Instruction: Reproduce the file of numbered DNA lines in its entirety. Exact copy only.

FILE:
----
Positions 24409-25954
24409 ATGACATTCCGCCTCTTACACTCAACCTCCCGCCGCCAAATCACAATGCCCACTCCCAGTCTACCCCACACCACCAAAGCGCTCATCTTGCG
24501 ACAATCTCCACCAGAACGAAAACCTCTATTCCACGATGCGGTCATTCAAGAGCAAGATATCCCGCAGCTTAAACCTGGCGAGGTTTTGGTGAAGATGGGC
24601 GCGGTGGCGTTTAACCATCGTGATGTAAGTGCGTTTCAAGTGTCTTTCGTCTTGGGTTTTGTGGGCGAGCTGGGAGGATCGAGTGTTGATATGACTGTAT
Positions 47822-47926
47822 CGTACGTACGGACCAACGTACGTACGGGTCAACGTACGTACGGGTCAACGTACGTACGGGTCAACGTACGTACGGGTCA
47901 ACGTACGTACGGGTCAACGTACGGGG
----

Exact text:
Positions 24409-25954
24409 ATGACATTCCGCCTCTTACACTCAACCTCCCGCCGCCAAATCACAATGCCCACTCCCAGTCTACCCCACACCACCAAAGCGCTCATCTTGCG
24501 ACAATCTCCACCAGAACGAAAACCTCTATTCCACGATGCGGTCATTCAAGAGCAAGATATCCCGCAGCTTAAACCTGGCGAGGTTTTGGTGAAGATGGGC
24601 GCGGTGGCGTTTAACCATCGTGATGTAAGTGCGTTTCAAGTGTCTTTCGTCTTGGGTTTTGTGGGCGAGCTGGGAGGATCGAGTGTTGATATGACTGTAT
Positions 47822-47926
47822 CGTACGTACGGACCAACGTACGTACGGGTCAACGTACGTACGGGTCAACGTACGTACGGGTCAACGTACGTACGGGTCA
47901 ACGTACGTACGGGTCAACGTACGGGG